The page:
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Showing skin can cost you 

Streaking may not label you a sex offender but it potentially could

Writer's note: Before this article starts, let's get this out of the way: This story about streakers has been fleshed out. Police might crack down or try real hard to get to the bottom of things. The consequences are laid bare in the, heh heh, penal code. Critics call the laws backward.

There. That's better. Now that I got that out of my system, let's begin.

It could, honestly and truly, really happen. Let your flesh flag fly during a boundary-busting streak through the quad and you could get arrested. And prosecuted. And convicted. Of a sex crime. And have to register as a sex criminal. Forever.

Yes, all of that could happen. California's Megan's Law lists indecent exposure right there along with rape and child pornography as among the offenses that can get one included on the state's sexual offender database.

But it probably won't happen. Although the prospect of mooners, streakers, and public urinaters ending up with a lifelong scarlet "Perv" on their records is one that's routinely brought up by those who question the efficacy of sex offender registration laws, it's actually hard to find any evidence that such pranks are bursting the ranks of the registry. It's even hard to find evidence of any streakers on the databases. There is this one guy. We'll get to him later.

Indecent exposure, the state statute reads, applies to someone who "willfully and lewdly exposes his person, or the private parts thereof, in any public place, or in any place where there are present other persons to be offended or annoyed thereby ."

The "lewdly" part is where things really get hung up. Police say a report about a streaker isn't likely to be pursued unless the caller is offended or feels threatened.

The streaker's state of mind, rather than their state of undress, is key.

"You have to have a sexual intent for it to be a law violation," said Steve Brown, San Luis Obispo County Chief Deputy District Attorney. "The person has to have an intent toward their own sexual gratification."

Even if a streaker were charged with indecent exposure, he added, a judge would have the final say as to say whether the offense requires registering under Megan's Law.

Brown and his fellow county prosecutors would generally make such a legal determination, but not during Mardi Gras in San Luis Obispo. Following riots in 2004, the city passed an ordinance specifically banning nudity in the city during the event.

As streaking is largely a campus and sports-stadium phenomenon, there's also the point to make that Cal Poly isn't exactly a vortex for streakers. UCLA and UC San Diego have their Undie Runs where undies are often optional.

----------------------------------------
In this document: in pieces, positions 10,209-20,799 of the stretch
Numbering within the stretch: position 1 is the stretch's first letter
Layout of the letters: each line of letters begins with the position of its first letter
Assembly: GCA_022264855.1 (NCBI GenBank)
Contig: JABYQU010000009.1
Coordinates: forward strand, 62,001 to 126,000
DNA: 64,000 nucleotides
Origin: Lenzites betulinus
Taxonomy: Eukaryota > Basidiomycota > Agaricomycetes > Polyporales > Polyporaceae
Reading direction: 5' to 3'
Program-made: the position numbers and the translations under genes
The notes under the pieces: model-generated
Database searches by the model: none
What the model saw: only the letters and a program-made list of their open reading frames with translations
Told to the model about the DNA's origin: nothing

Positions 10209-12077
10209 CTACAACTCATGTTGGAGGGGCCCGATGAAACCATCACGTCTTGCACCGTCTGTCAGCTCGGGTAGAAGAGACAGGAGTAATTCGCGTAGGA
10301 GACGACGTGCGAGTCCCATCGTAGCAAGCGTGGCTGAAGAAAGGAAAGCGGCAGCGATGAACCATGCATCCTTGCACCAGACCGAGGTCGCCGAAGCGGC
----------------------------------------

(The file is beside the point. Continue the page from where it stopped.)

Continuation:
In Orange County, thousands of people now line up for an annual moon of the Amtrak trains. Although streaking exists at Cal Poly hundreds gathered to witness an off-campus event advertised on the web site Facebook for Feb. 8 it isn't the sort of mass event that it is at other colleges.

Here and elsewhere, most streakers who get arrested end up charged for crimes only peripheral to the actual nudity.

After Mark Roberts, a Brit who has streaked hundreds of public events, bared all during the 2004 Super Bowl (only minutes after Janet Jackson showed her breast with an assist from Justin Timberlake), he ended up with a $1,000 fine, according to the New York Times. A jury reportedly turned down a prosecutor's request for jail time. Other sports-game streakers have ended up with charges ranging from resisting arrest to disorderly conduct to criminal trespass. But as a rule they don't end up listed as sex offenders.

Bill Watton, Cal Poly's chief of police, said city and campus officers were on hand to "watch and monitor" the early-February off-campus streaking because it had been advertised, but that streaking complaint calls are so rare he can't recall one in five years.

All fun aside, the prospect of streakers ending up on sex offender databases isn't a frivolous one. Numerous legal challenges to state and federal laws have been founded on that exact basis. They argue that the lifelong stigma attached to sex offender registration, when applied to people who pose no real threat to public safety, amounts to an insult to justice and because the lists generally go with an offender to the grave they're counter to the principle of due process.

But if streakers aren't likely to have to register as sex criminals, that doesn't mean there aren't consequences. A quick search of news stories found at least three cases in the last month in which streakers ended up being brought down with Tasers. The Washington Post carried a story about a high school senior in Ohio who covered himself in grapeseed oil before streaking the cafeteria. After apparently refusing an order to stop, the "lunch period monitor" sent him to the ground with a Taser blast. And then the kid got up.

And they zapped him again.

Okay. So the notion of a streaker ending up on a sex crime database isn't entirely urban legend. There is at least one case. It's from West Virginia. According to the Charleston Gazette, an employee at Concord University did end up listed on Pennsylvania's state sex offender registry for nothing more than streaking.

He'd reportedly been arrested for indecent exposure in another state when he was much younger, but when he moved to Pennsylvania, the closest thing the state's registry had to match the crime was the much harsher "indecent assault." Though he argued the point, the story says, he lost and ended up in the database.

After learning the truth of the story, the university didn't fire him. Apparently he wasn't even forgive me rebuffed. ?

Send comments to Managing Editor Patrick Coleman Howe at phowe@newtimesslo.com.

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